• Use it to make garlic bread.
  • Flavor your meat and seafood with pickled garlic.

Green Beans

Pickling vegetables like green beans is a snap and allows chefs and gardeners to infuse immense flavor into every bean without impacting its crispy crunch. We love pickled green beans in salads and can’t resist snacking on them right out of the jar! You can even pickle them with garlic for a whole new level of deep flavor.

Jalapenos

Are you looking for an excellent topper for nacho platters, burgers, pizzas, or sandwiches? Pickled jalapenos can elevate any dish and be personalized by the spices you infuse into your pickling recipe.

Here are some ideas for adding new flavors to your pickled jalapenos for remarkable culinary impact:

  • Honey
  • Cumin seeds
  • Oregano
  • Basil
  • Mustard seed
  • Coriander
  • Ginger
  • Allspice
  • Chili flakes

Okra

Consider using homegrown okra as a spinoff to your average cucumber pickle. Pickled okra can be eaten right out of the jar or substituted for a traditional pickle on burgers, sandwiches, deli accompaniments, or any time you crave a tangy and crunchy bite.

Onions

Pickled onions might rank as the most versatile of all of our favorite picking vegetables. They are easy to pickle and preserve to store for many months, making your onion harvest readily accessible whenever you need it.

We promise that you will regularly go to your pickled onion jar to insert a little zing to:

  • Beef roast
  • Steaks
  • Sandwiches
  • Salads
  • Seafood
  • Tacos
  • Salads (pasta and traditional mixed greens)
Preserving Chili Peppers in Jars

Peppers

Who says Peter Piper is the only one who can pick a peck of pickled peppers? Peter must have been on to something because peppers are high on our list of pickling vegetables. Whether it be for simple snacking, adding color and immense flavors to nachos and sandwiches, or the ideal addition to a classic cold bean salad, pickled peppers are a must-have in any pantry.

Radish

Elevate the level of your food offerings at your next cookout or appetizer spread by adding pickled radishes to the mix.  This fast-growing and high-performing vegetable makes it a fantastic succession crop to grow throughout the growing season to produce a robust crop of radishes.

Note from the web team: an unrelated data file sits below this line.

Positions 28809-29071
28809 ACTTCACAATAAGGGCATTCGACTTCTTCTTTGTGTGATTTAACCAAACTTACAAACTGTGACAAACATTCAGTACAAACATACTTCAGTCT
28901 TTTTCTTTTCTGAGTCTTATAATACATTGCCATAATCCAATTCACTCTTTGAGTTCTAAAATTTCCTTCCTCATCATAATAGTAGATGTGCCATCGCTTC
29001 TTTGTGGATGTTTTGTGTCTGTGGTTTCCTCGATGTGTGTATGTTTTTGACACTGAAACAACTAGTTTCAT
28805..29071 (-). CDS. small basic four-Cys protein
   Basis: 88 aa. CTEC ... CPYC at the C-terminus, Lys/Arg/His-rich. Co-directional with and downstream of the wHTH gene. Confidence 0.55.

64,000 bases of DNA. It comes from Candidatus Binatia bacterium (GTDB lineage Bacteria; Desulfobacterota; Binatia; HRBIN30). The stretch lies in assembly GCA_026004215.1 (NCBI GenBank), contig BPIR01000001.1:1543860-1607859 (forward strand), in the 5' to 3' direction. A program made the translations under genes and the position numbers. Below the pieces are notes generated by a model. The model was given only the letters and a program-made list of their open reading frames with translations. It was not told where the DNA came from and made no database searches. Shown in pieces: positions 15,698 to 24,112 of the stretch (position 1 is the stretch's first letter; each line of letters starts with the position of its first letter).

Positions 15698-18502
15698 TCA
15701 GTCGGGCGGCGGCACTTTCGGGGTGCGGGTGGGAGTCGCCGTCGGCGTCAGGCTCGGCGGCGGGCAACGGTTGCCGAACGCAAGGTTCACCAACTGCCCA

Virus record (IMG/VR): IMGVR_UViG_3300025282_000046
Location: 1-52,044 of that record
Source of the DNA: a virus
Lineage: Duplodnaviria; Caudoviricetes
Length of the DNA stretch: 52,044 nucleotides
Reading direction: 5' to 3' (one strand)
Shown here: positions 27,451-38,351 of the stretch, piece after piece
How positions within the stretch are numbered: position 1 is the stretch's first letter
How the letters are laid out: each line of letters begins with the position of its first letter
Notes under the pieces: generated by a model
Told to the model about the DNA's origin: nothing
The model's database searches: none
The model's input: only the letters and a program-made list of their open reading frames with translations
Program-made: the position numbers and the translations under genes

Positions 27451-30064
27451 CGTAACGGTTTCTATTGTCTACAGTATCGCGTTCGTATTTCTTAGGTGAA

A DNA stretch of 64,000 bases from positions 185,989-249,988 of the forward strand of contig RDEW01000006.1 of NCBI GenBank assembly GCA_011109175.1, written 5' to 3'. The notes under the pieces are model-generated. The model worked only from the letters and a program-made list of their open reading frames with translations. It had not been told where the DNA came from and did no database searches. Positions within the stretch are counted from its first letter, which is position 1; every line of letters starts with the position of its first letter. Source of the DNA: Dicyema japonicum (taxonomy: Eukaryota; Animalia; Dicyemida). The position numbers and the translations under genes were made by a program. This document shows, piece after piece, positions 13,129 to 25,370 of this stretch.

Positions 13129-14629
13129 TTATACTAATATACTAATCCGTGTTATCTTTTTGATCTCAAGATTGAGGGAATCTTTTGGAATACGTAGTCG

Radishes have immune-boosting characteristics and reduce free radicals in the body, detoxifying the body. Radishes can be freely swapped out for the traditional pickled cucumber for an unexpected culinary thrill.

Tomatoes

Pickling tomatoes combine the traditional pickle and the tomato slice into one and stand out on sandwiches and burgers.  They can also be diced and added readily to pasta and house salads as well as toppers on fish tacos. Additionally, suppose you find yourself with many green tomatoes at the end of the season. In that case, creating pickled green tomatoes is a fantastic way to process and preserve the remaining harvest. Enjoy playing around with pickling different varieties of tomatoes.

Turnips

Last but not least, on our list of pickling vegetables are turnips, particularly early tender turnips. For many, turnips are an acquired taste, but they are a root vegetable that has some fantastic health benefits. They are low in calories, high in fiber and vitamin C, and can improve your digestive and cardiovascular health.

Popular in Middle Eastern cuisine, pickled beets are often paired in the jar with turnips, turning them into a deep pink hue. Add them to falafels or try them out with other favorite dishes. So, if you find yourself with more homegrown turnips than you bargained for, pickling them can make them a much more palatable way of integrating them into your diet.


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Pickled Veggies in Jars
Colorful pickled vegetables